Girls on Boards founder Mia Lockhart discovered the social and bonding power of sports during a trip to Costa Rica when she went stand-up paddleboarding with her two teenage daughters.
“For us, it was kind of a magical experience,” recalls Lockhart, a longtime massage therapist in the Wolfville area. “For 20 years, I’ve been trying to help people feel better in their bodies and there’s something about trusting yourself to stand on the water and being aware of your body.”
At the time, she was blogging and writing about her own experiences with anorexia as a teenager and found that paddleboarding helped open up valuable conversations about body issues and empowerment with her kids.
“I loved doing that for my daughters and wish I had done something like for myself when I was 12 or 13, trying to find peace with my body, and I wanted to do it for other girls,” adds Lockhart. She found a way to help those other young girls soon after returning to Nova Scotia.
Since its start in 2017, Girls on Boards has run several successful stand-up paddleboard tours and programs as a non-profit organization aimed at empowering girls and women to love and trust their bodies using immersive recreational experiences to create open conversation.
In Nova Scotia, Girls on Boards has taken nearly 500 girls on sponsored tours — supported largely by more than 1,100 tour paddlers through the organization’s Pay It Forward program.
“We have to be sustainable and we don’t live off grants so we are ‘pay it forward,’” says Lockhart, who adds the funds from private and corporate paddleboarding tours and rentals all go to a good cause. “(We do) all of that so that we can sponsor the girls programs.”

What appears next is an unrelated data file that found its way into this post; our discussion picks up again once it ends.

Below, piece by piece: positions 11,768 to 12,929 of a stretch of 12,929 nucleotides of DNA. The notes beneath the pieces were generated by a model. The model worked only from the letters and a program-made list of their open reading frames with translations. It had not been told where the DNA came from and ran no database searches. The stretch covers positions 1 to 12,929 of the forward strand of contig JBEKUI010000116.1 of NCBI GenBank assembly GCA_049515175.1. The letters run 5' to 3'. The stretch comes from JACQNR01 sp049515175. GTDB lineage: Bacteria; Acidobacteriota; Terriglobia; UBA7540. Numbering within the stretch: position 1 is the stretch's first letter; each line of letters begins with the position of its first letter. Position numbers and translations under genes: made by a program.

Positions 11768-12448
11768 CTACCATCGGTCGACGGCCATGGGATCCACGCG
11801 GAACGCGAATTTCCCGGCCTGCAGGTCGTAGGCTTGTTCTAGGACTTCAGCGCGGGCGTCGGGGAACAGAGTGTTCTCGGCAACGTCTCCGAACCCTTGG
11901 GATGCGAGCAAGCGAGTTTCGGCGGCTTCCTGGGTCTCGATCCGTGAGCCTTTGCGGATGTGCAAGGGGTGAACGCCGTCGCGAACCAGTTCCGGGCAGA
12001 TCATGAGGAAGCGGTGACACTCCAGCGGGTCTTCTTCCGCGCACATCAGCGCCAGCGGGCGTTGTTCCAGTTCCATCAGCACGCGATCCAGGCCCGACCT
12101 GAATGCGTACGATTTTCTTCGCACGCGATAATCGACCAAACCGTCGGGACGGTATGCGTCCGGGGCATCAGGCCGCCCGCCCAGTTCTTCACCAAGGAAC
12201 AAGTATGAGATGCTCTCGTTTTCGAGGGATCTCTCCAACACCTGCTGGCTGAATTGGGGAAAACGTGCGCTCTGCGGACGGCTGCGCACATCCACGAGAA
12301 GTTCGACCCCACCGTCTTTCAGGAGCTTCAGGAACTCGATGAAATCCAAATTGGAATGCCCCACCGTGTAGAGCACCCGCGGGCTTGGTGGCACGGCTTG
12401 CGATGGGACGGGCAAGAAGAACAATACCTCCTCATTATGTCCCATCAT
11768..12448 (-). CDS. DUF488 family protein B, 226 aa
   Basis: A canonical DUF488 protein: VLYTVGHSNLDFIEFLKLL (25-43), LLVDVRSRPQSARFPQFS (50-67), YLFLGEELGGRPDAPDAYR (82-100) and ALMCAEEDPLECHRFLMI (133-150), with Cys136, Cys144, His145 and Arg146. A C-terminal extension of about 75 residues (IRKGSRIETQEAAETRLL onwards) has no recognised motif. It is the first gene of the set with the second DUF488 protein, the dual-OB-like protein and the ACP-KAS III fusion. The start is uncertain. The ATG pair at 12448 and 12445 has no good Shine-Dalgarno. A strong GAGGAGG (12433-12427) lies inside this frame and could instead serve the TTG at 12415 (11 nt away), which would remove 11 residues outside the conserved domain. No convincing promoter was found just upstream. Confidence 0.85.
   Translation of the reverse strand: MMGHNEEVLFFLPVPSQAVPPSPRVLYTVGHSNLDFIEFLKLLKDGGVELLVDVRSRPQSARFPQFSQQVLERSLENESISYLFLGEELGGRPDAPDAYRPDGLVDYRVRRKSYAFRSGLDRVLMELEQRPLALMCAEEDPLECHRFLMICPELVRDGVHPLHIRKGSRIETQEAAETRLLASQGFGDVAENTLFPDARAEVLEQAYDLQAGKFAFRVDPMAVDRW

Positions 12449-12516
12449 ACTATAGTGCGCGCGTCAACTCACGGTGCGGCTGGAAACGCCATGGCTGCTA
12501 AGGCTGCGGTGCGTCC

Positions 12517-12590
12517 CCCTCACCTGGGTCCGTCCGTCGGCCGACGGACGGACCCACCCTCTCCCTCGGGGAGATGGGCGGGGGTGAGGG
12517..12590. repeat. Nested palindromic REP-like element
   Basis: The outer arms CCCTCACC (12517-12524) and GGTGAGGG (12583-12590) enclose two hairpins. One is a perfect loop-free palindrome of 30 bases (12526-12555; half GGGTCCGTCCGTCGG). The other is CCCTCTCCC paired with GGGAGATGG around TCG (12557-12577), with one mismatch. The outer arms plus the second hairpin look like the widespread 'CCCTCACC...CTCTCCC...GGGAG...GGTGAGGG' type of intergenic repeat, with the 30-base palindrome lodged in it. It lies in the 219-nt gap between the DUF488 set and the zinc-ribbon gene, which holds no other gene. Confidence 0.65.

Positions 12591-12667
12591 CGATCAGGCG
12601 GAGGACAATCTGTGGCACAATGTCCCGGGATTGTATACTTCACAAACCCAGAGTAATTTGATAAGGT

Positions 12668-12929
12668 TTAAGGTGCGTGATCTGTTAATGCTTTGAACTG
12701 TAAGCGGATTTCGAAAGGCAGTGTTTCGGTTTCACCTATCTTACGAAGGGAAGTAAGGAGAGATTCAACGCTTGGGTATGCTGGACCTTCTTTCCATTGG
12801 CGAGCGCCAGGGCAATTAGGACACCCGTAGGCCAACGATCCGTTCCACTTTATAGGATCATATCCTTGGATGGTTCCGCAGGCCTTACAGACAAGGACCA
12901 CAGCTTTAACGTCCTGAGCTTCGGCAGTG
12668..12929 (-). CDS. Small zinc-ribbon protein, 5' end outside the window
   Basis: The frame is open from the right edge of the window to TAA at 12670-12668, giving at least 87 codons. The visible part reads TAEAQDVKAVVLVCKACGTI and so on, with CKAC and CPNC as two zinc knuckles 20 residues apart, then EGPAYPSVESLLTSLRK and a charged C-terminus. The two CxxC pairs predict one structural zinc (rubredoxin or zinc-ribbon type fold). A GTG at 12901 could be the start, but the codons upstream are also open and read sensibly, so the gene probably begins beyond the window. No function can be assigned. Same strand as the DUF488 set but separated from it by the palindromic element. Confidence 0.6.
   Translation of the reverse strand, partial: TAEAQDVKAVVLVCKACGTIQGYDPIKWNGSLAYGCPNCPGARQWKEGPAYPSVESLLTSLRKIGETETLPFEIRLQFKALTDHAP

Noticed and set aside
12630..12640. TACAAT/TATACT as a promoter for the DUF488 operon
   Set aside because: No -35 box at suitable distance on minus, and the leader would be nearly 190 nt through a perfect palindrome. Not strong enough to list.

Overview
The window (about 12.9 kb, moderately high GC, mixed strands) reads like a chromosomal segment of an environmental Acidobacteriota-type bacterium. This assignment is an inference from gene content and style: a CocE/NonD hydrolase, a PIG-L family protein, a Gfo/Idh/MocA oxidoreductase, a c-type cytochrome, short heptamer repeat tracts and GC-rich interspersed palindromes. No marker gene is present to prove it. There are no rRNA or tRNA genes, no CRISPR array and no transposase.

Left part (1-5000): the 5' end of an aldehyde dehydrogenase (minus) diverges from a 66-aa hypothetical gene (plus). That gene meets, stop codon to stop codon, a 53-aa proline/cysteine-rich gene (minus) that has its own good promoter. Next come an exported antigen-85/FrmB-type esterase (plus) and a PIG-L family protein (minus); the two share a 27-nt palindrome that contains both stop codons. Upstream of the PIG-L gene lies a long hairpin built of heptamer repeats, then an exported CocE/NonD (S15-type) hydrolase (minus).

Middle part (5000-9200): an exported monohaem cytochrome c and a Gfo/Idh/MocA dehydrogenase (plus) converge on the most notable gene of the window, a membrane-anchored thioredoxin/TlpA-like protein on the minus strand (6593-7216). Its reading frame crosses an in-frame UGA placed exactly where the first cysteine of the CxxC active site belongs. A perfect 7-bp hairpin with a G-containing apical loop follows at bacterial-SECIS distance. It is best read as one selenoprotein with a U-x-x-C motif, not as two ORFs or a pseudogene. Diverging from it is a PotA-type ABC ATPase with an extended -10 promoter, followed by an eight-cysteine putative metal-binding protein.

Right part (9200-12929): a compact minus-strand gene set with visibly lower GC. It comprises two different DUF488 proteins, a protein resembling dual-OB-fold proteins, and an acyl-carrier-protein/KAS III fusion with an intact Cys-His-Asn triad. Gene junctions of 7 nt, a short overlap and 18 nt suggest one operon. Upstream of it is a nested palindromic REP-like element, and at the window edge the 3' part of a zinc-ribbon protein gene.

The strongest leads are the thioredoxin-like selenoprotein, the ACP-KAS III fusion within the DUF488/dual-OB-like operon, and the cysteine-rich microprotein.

Among the many offerings Girls on Boards features is a 4-day youth paddleboarding skills camp that is open to all youth aged eight to 12. Launched last summer, amidst the pandemic, the program proved to be very successful.
“It was one of the sports you could do and have everyone keep their distance,” says Lockhart. “It’s a nice, safe, summer sport and the camps were really successful — we’re having more this year because they were full every time.”
The success of Girls on Boards isn’t showing signs of slowing down either. The organization’s programs have also expanded to include such sports as snowboarding and it will be introducing a skateboarding program in the Halifax region for girls later this spring.
“These board sports, which are more single-person sports of course, are less about competition and more about how you feel on the board,” says Lockhart. “So that’s what we always try to do — help you be comfortable in your own bodies, find your edge, trust yourself a little bit more and then when you’re in that great zone of being in your body, have conversations about how it feels instead of how it looks.”
Girls on Boards hopes to make an even greater impact on the community in the near future. With a licensed leadership program, the organization has trained more than 30 girls to run similar events around the country and as far afield as Australia.
In fact, after a recent audition, Lockhart will soon find out if she has been accepted to pitch her concept in-person to the investors on CBC’s hit show Dragon’s Den, which could help launch the program on an even larger scale.
“The whole point is to spread it so people can bring it to their own communities and run these programs,” says Lockhart, insisting her intention is to keep Girls on Boards running on a non-profit social impact business model. “Recreational empowerment, that’s basically what it is, so being able to do fun things but also do good.”
For more information on Girls on Boards and their programs, visit their website.